It will have a pretty significant impact, and it’s also the impetus behind the story: Pax is looking for a way out of her current situation, a new beginning for her unborn child, and that’s why she’s put together the crew and embarked on this dangerous journey across America. But the pregnancy will also have major implications on certain game mechanics...without going into any details at this stage.
Dustborn sports a stunning art style. What was the inspiration behind this aesthetic?
Art director Christoffer Grav is an illustrator who’s worked with books and comics, in addition to games. The art style of Dustborn is basically his personal style, and it was obvious to us that we needed to make a game that specifically reflected that style, along with comic books and graphic novels in general. We’re using a lot of visual language from graphic novels, both in the 3D art and the user interface and user experience, but of course translating that into something that works in a game.
During what really feels like a time of change, how important was it to the team to lead with a black, female protagonist?
It’s always important for us to create characters who reflect different backgrounds, different experiences and perspectives, and who have new stories to tell — stories that are typically not well-represented in video games. Pax’s character emerged from that philosophy, but also from the narrative and setting. She was always this character in this world. And from the moment Dustborn was conceived, it was fundamentally important to us to put Pax front and centre. Of course, we just happened to announce this game at a time when systemic violence against black people is coming into stark focus, and when the world is taking a firm stand against oppression and racism, which probably casts a different light on our creative choices. But representation and diversity in popular media and video games have always been important issues, and an area where we’ve all fallen short, especially as game developers. We hope Dustborn can play a small role in improving that situation.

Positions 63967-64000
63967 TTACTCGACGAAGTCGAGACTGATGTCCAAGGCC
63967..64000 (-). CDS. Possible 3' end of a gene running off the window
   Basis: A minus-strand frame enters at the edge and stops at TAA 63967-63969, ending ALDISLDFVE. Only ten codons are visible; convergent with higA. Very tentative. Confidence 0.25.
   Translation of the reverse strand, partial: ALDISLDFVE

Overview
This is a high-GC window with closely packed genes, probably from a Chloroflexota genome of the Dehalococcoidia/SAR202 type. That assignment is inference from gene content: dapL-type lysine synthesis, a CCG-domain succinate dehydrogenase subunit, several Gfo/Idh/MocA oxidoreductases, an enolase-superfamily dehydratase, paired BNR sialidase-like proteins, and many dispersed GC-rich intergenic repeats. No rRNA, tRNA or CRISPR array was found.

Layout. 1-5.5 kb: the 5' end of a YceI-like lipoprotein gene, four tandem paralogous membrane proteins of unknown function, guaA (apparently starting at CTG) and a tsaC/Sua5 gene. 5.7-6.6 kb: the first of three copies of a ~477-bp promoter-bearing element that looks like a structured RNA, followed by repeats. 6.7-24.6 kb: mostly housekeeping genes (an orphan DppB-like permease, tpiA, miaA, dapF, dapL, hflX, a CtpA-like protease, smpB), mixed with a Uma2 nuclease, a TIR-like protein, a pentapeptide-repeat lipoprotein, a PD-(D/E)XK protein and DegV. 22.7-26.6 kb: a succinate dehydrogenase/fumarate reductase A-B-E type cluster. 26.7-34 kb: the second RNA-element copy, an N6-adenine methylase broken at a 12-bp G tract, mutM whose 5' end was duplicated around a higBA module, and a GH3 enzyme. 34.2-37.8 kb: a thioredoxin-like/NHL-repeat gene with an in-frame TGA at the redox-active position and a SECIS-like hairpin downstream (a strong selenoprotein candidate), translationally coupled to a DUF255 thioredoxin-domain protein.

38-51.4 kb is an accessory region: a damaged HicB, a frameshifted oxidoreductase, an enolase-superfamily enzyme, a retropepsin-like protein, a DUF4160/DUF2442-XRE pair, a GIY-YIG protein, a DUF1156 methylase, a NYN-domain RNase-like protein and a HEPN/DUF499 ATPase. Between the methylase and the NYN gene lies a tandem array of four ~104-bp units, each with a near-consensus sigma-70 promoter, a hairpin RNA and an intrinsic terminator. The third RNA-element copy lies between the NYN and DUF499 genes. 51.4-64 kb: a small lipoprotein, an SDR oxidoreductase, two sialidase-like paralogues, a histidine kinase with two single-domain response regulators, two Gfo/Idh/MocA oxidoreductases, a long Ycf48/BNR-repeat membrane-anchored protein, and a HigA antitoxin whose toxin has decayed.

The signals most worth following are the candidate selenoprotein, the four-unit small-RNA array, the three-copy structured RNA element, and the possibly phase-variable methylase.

Was representation at the core of Dustborn's design? If so, how else has the game diversified its cast of characters?
Dustborn is a game about a particular group of friends: immigrants, exiles, outcasts, misfits, outsiders, refugees. It’s about people who stand apart from society, rather than being part of it, and who are looking for a way out, the road to a better life and more rewarding future. And yes, we wanted this group of people to reflect not just the diversity of America, but the diversity of our players: ethnically, culturally, sexually, religiously, in terms of gender roles and identities, and economic status. Our greatest hope is that we can reach and touch players who aren’t used to seeing someone who looks or sounds like them in a video game, and to perhaps make them feel seen and heard.
Dustborn is planned for launch on PS5 next year. We'd like to thank Ragnar Tørnquist for taking the time to answer our questions and Charlene Lebrun for making the interview possible. Do you like the sound of Dustborn? Will you be keeping your eye on it as we approach its release? Share your thoughts in the comments below.